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Anzac Day Terrorism Plot: U.K. Teen Sentenced To Life

| by Jared Keever
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A U.K. teenager has been sentenced to life in prison for plotting to assassinate Australian police officers when he was just 14. 

Now 15, the boy, who has not been named for legal reasons, is believed to be the youngest convicted terrorist in the United Kingdom, The Guardian reports. 

The boy pleaded guilty in July to inciting terrorism overseas by sending thousands of messages to a Melbourne, Australia, man and hatching a plot to kill police during an Anzac Day parade. 

Anzac Day, held on April 25 each year, is similar to Memorial Day in the United States. 

The plot was for the 18-year-old Australian contact to run over at least one officer during the parade then behead the officer, according to BBC. Both teens were reportedly influenced by the Islamic State (ISIS) terrorist organization and its propoganda on social media.

The 14-year-old and 18-year-old were said to have exchanged more 3,000 messages over a nine-day period in March. 

The 14-year-old encouraged the Australian to “break into someone’s house and get your first taste of beheading,” as practice for the Anzac Day attack, according to The Guardian.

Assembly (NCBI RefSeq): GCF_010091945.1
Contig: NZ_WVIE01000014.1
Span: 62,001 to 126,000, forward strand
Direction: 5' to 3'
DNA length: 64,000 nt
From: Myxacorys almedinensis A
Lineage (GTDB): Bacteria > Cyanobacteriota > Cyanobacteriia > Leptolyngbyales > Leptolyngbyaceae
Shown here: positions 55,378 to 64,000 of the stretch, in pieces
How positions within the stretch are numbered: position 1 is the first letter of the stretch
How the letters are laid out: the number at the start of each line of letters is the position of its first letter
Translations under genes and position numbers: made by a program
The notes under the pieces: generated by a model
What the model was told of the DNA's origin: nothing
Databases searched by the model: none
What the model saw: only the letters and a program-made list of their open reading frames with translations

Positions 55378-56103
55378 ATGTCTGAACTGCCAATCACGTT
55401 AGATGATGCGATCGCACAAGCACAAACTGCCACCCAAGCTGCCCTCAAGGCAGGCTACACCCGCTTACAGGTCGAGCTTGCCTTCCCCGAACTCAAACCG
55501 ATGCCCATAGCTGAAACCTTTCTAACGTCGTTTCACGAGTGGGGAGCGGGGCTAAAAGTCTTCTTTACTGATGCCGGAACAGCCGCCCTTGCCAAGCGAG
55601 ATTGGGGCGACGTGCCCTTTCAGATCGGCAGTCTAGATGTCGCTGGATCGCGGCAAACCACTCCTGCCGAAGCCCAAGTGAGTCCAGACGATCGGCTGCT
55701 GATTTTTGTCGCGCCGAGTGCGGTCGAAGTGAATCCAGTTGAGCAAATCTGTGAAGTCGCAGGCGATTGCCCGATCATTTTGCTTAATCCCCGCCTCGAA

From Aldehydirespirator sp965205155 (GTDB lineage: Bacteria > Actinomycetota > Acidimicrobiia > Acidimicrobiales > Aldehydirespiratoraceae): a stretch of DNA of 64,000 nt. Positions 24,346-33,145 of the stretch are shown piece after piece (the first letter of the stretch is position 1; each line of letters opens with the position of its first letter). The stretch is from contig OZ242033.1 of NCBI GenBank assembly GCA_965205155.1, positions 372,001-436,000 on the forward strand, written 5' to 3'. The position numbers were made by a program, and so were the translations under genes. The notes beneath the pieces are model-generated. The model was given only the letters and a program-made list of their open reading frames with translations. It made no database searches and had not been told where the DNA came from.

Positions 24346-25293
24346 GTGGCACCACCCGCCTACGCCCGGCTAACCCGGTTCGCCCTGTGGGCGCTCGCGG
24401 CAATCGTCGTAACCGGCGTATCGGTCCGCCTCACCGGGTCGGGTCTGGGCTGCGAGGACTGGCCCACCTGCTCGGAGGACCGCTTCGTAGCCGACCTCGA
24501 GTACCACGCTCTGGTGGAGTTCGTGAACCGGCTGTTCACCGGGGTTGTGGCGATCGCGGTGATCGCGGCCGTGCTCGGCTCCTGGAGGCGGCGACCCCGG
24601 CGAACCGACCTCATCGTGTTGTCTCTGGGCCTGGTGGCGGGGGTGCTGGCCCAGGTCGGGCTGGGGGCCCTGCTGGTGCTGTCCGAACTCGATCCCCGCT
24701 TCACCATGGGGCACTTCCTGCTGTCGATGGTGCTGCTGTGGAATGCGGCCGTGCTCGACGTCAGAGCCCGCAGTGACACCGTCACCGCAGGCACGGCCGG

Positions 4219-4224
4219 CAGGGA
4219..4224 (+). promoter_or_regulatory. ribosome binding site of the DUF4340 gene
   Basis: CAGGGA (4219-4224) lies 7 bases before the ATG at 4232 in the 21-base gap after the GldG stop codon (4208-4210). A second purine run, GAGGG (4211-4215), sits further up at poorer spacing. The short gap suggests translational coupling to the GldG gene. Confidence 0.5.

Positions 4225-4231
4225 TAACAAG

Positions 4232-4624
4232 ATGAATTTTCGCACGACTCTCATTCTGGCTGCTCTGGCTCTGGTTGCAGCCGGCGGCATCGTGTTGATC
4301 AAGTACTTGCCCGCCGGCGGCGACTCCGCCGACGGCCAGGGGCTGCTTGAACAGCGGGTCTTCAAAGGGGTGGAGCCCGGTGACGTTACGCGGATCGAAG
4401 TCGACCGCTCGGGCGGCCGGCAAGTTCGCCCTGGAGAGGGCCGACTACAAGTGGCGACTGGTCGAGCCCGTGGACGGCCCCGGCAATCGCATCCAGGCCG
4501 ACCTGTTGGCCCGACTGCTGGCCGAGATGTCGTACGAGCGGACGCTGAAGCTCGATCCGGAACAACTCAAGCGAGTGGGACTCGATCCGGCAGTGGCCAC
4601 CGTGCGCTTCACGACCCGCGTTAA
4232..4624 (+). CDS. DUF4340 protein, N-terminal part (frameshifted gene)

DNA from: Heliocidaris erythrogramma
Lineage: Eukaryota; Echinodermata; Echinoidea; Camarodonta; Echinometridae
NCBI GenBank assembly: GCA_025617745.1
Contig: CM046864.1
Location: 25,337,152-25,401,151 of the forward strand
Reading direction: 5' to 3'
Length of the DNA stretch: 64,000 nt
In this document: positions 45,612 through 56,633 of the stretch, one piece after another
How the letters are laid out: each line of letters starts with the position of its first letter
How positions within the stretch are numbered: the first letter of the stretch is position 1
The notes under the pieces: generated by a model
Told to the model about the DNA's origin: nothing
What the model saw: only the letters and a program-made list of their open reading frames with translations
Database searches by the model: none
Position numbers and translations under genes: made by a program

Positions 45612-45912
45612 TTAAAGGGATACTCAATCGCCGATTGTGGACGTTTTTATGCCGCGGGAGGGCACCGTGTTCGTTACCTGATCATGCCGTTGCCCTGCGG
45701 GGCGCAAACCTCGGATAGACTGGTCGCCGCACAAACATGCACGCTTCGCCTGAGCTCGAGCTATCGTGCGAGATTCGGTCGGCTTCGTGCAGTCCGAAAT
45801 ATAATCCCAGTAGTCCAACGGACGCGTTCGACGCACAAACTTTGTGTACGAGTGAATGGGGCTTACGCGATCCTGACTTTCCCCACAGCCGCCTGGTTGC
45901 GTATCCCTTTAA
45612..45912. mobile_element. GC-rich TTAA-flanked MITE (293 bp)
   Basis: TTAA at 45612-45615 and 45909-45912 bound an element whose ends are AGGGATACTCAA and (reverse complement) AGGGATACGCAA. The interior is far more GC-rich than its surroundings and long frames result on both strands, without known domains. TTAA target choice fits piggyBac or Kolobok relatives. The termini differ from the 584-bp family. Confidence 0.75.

James Pickup, the teen's defense attorney, argued during mitigation that his client could not have been the driving influence behind the alleged plan because the Australian teen was already involved in online jihadi rhetoric before the two came into contact. 

Pickup also argued that his client was showing progress in becoming deradicalized. 

“He accepts his crimes were barbaric, immoral and wholly wrong,” Pickup said in court.

The attorney added that the “void that was filled by the extremist propaganda of ISIS no longer exists” and that the boy was being supported by his family during the deradicalization process. 

But Justice Saunders did not appear to be swayed by the arguments, saying that the defendant's young age was "chilling" and that the teen had been “hoping and intending that the outcome would be the deaths of a number of people.”

“In March 2015 he would have been pleased if that had happened,” the judge said. “He would have welcomed the notoriety that he would have achieved.”

Saunders added that the teen remains a “significant risk,” according to the BBC.

A five-year minimum sentence was also implemented, and it is intended as a “window of opportunity” to determine if the teen can be deradicalized before he is placed in the adult prison system. It is possible, however, that he may never leave custody.

Sources: The Guardian, BBC News

Photo credit: bloomsberries/Flickr, Brian Turner/Flickr